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Editorial - Beyond the bottom line

July 17, 1997

A Pennsylvania study of how health-maintenance organizations handle Medicaid clients provides new evidence that the U.S. isn't close to solving the health-care issue. Until someone - the government, industry - begins looking at the whole picture instead of at separate pieces of it, solutions will remain elusive.

Pennsylvania began its two-year Medicaid experiment, called HealthChoices, on Feb. 1, requiring all Philadelphia-area Medicaid patients to enroll in one of four HMOs. But now that first-quarter financial reports are in, all are reporting losses under the program, in part, they say, because the state underestimated the huge costs involved in treating AIDS patients.

State welfare officials say the profit picture will turn around in July, when the state hikes the rates it pays these providers. Barbara J. Plager told the Philadelphia Inquirer the state needs to provide HMOs with financial incentive to take on AIDS patients.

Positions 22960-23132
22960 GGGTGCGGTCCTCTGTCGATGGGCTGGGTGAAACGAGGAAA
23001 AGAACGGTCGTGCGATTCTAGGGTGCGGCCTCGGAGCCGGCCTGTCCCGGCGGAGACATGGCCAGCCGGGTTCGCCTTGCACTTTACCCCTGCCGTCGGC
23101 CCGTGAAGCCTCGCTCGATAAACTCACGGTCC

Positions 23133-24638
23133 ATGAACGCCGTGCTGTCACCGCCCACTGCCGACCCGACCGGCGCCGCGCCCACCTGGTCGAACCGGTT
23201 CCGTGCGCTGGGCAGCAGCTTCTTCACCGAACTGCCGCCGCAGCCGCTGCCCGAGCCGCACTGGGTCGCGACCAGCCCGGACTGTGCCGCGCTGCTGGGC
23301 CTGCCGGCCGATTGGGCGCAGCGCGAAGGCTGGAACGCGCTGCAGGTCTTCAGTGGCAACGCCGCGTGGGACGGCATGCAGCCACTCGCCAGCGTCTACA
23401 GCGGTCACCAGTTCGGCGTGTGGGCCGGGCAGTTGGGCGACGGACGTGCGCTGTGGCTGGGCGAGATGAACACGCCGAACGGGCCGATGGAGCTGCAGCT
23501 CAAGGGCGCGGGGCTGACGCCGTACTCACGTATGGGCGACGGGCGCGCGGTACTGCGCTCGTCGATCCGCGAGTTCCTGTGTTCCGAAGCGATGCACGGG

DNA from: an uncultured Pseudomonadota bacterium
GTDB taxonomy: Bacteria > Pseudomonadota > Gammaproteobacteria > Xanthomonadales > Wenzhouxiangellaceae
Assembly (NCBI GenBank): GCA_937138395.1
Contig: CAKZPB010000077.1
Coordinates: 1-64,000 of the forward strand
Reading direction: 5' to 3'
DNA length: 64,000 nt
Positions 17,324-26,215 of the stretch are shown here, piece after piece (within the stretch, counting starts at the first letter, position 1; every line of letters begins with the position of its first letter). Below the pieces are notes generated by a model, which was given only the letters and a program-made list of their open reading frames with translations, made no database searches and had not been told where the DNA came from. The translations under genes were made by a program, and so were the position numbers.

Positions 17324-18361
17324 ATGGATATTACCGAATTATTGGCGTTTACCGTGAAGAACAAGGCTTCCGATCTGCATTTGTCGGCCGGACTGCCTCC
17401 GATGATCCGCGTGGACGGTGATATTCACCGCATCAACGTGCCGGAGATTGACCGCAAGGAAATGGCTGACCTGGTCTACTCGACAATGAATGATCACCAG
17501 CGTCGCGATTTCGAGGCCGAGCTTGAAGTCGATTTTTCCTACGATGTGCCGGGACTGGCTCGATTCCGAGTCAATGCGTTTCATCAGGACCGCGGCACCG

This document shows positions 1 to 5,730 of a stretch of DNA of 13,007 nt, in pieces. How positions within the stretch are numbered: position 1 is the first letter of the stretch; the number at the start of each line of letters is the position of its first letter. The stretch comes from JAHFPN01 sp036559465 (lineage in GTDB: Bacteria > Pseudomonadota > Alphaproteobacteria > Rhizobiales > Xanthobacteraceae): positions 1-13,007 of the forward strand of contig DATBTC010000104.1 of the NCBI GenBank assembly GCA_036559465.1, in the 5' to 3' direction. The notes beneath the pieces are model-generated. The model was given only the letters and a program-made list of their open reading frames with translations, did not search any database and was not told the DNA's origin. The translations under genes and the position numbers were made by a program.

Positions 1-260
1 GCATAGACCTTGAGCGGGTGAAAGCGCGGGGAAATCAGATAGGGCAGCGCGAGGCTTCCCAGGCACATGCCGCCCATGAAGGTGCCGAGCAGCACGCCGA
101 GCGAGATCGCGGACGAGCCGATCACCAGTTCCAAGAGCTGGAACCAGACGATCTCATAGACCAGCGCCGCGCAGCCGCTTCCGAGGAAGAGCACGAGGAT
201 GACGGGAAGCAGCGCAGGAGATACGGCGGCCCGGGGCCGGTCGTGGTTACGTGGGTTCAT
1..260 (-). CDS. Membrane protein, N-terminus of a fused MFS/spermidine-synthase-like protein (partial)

Perhaps the state can provide the HMOs with additional incentives, but here's the problem. If everyone at every level concentrates on cutting costs in isolation, long-term solutions go begging.

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Top officials of the Journal of the American Medical Association made that point this week, releasing studies which noted that, in the recent past, significant clinical research has been done at large academic medical centers. The centers charged more, but all accepted the saltier bill because they understood that the research would lead to better treatments. Now, they say, cost-conscious HMOs are balking at the higher costs.

Broken down to its simplest terms, these top doctors are saying that the new methods needed to control costs (like those incurred by AIDS patients) may never be developed if everyone keeps looking only at this quarter's bottom line.

The doctors' solution? A federally mandated 1 percent, four-year assessment on health-care premiums to fund clinical research and a health-care summit. We'd need to know more about how cash would be spent before backing any assessment. But as for the summit, the doctors' arguments and the Philadelphia HMOs' problems have convinced us. It's time to talk.

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